The original Butt Bridge graced the Dublin cityscape for a mere 51 years, opening in 1879 when, briefly, the age of steam and sail were one and an independent Ireland was yet to be gained. ‘A really beautiful bridge’ according to the press at the time, it had a cast iron, central swivel section with masonry spans to the river banks. Yet, ironically, it was the design of the bridge which ensured its demise. The narrowness of the carriageway and right angled approaches to the bridge hampered the flow of traffic on the ever busier city streets. The decision was taken in 1925 to build a new bridge.
Today’s Butt Bridge opened on the same site, linking Tara Street on the south side and Beresford Place to the north, in 1932. Construction began in 1930, in the lull after the War of Independence and the Civil War and when the coffers of the newly independent state, were straining mightily. The reconstruction of architectural treasures such as the Customs House and the Four Courts were a priority. The chief engineer of the Port and Docks Board, Joseph Mallagh, was handed the brief and with Pierce Purcell, consultant, the Liffey’s first reinforced concrete bridge was designed. The central span of just over 34 metres aligns neatly with the Loopline piers downstream for ease of river navigation. The approach spans are 12.2 metres each and the parapets are of Ballyknocken granite. The bridge crosses the Liffey at a slight skew.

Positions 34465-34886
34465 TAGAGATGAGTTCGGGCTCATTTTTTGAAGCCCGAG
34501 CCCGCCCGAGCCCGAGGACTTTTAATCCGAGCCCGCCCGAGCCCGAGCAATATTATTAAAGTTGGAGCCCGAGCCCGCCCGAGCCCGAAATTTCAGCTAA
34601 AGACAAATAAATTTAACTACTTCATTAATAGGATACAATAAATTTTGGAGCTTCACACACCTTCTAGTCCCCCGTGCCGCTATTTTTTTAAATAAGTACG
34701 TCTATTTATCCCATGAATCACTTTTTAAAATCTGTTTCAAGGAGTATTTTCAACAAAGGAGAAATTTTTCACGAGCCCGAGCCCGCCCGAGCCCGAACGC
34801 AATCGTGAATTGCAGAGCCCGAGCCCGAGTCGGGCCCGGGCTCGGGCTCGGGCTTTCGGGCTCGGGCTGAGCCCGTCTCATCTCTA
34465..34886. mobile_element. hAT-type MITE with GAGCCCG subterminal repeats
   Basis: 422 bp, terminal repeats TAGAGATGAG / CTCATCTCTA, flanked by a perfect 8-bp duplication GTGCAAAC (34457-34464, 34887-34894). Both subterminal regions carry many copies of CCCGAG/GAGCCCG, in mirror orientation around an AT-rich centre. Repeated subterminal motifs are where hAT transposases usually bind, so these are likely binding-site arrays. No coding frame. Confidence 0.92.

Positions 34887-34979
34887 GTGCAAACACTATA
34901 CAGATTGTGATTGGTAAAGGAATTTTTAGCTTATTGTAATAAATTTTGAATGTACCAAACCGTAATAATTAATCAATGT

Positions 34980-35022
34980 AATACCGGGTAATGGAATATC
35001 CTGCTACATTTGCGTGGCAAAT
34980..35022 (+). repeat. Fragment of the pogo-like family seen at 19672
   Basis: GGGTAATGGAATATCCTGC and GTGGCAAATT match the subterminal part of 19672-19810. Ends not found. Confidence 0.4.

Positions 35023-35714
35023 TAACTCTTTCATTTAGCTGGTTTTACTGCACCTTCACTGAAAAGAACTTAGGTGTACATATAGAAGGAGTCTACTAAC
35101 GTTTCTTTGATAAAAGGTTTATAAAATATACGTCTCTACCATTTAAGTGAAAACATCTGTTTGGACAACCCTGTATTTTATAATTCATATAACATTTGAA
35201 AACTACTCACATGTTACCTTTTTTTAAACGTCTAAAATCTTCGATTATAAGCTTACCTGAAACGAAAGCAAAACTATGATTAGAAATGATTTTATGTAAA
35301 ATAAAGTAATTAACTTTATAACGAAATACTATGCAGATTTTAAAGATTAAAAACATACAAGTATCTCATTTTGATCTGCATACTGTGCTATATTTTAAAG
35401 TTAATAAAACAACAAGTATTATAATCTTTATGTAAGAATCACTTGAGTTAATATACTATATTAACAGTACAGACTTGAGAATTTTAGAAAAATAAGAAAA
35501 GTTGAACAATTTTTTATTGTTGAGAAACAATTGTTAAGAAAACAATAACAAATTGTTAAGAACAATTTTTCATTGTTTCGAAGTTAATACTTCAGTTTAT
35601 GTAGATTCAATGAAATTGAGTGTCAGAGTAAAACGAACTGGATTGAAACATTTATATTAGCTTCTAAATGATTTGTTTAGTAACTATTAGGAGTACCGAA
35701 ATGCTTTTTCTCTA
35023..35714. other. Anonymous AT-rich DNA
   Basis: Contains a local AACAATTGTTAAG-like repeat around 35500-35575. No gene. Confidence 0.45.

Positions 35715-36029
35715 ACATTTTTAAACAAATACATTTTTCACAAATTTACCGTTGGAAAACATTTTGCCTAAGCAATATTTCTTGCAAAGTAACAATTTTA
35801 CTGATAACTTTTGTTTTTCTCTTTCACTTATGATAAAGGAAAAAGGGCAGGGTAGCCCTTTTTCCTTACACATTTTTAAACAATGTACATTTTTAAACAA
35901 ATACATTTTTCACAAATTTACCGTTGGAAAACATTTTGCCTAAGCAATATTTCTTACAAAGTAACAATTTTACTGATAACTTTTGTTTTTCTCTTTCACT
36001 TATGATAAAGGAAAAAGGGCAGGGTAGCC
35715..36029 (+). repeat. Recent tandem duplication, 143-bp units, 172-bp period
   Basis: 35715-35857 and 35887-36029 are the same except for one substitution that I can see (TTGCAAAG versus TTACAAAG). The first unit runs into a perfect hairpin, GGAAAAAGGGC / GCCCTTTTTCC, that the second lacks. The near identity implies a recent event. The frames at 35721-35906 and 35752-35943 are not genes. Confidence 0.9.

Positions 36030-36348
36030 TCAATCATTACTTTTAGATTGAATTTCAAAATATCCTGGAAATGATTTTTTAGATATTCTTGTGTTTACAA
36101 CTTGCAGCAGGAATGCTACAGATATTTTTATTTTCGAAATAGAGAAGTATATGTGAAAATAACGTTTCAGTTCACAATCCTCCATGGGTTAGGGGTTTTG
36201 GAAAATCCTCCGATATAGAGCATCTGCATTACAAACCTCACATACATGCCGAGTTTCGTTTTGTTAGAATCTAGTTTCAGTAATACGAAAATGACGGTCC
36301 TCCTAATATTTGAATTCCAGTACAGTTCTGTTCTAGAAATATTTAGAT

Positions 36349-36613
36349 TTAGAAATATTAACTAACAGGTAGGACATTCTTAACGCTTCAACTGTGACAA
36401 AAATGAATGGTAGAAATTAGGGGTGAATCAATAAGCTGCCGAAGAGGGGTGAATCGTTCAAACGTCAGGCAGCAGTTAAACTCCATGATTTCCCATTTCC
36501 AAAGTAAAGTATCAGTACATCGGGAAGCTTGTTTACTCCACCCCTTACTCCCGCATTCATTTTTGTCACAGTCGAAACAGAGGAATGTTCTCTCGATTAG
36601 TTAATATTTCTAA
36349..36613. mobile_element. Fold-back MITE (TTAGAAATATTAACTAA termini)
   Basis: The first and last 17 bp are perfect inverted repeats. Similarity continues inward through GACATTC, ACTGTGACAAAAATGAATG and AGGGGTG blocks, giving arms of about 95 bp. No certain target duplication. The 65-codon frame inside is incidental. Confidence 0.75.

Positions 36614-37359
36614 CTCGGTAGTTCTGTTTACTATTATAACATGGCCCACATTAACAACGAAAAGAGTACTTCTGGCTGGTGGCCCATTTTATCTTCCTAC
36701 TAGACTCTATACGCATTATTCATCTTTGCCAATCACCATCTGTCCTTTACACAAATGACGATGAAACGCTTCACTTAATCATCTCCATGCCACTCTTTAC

A sense of urgency surrounded the completion of the bridge - a much needed influx of visitors was expected for the 1932 Eucharistic Congress. Despite delays, including that of six weeks due to a construction mishap, completion was ahead of time, earning the contractor, Gray’s Ferro Concrete a bonus. The cost of the structure was £53,740. Intriguingly, Butt Bridge houses a series of internal tunnels, some up to 2 metres in height and used for the inspection of the mains services carried across the bridge.
For 99 years Butt Bridge held the honour of being the most easterly road bridge across the Liffey until it was usurped by the equally practical Talbot Memorial Bridge.